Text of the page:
From macro to micro and back: Microstates initialization from chaotic aggregate time series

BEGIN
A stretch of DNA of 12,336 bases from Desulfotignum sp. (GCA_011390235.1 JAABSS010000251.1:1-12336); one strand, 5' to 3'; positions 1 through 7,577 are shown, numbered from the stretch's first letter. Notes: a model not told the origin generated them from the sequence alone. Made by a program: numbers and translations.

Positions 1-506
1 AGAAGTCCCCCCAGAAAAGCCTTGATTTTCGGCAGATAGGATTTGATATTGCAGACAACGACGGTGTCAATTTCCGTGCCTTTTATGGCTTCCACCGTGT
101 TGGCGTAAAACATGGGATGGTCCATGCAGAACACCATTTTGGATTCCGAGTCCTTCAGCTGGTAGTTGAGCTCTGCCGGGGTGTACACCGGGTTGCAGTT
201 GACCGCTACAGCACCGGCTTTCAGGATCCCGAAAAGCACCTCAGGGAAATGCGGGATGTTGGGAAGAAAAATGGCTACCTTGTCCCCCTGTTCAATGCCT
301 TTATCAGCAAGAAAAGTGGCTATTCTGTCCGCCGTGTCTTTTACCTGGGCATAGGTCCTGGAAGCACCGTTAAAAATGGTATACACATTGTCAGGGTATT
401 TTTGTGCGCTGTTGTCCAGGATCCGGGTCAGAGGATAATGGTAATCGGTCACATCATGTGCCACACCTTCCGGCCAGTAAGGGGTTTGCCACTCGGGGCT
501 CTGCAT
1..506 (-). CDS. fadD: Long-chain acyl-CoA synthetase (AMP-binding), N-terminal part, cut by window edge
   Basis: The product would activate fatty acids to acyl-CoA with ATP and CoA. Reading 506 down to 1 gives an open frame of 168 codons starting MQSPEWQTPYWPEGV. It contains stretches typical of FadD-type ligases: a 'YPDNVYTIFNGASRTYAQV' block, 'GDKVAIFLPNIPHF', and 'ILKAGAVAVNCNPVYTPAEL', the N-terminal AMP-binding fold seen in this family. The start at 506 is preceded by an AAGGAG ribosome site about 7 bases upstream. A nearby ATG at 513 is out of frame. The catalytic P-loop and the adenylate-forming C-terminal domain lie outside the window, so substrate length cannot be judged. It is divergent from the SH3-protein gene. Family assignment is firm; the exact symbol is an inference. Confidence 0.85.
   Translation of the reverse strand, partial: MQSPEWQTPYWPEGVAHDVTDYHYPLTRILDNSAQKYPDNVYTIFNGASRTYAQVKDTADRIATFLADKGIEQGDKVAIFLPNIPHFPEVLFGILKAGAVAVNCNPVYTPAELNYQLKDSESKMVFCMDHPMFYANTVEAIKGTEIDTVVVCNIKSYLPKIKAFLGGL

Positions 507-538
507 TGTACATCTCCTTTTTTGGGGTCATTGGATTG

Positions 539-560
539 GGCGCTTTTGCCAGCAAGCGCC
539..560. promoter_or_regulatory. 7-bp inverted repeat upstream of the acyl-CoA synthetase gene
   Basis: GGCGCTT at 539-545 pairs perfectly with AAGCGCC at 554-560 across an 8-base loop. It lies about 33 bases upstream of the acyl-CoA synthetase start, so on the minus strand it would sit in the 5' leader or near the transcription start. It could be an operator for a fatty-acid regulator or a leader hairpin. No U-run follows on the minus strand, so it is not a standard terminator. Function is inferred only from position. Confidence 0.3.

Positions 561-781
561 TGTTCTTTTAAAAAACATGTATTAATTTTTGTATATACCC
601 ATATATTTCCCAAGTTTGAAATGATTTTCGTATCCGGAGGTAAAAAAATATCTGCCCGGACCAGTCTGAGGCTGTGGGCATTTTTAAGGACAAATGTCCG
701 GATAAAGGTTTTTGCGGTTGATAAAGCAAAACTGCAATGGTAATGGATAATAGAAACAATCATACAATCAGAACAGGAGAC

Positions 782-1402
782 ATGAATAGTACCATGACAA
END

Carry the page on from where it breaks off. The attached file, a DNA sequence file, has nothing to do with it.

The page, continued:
When modeling real-world systems, suitable interaction rules governing their dynamics are often available. However, data is usually just accessible in aggregation, so valuable information about these dynamics is lost. In this work we tackle the problem of inferring the microstates of systems of which we know their model, but where there is limited information about them. More specifically, we take short, noisy, univariate time series aggregated non-linearly from deterministic chaotic dynamical systems, and we develop a method to infer initial conditions that reproduce the observed data. This method, the Microstate Initialization Procedure (MIP), consists of minimizing the mean-square error between the data and the model simulations by approaching a solution through a system’s strange attractor and then refining this solution using gradient descent techniques. We validate the MIP on the Lorenz and Mackey-Glass systems by making out-of-sample predictions that outperform their Lyapunov characteristic times. Finally, we analyze the predicting power of the MIP concerning the length of the observed time series, where we find a critical transition for the Mackey-Glass system.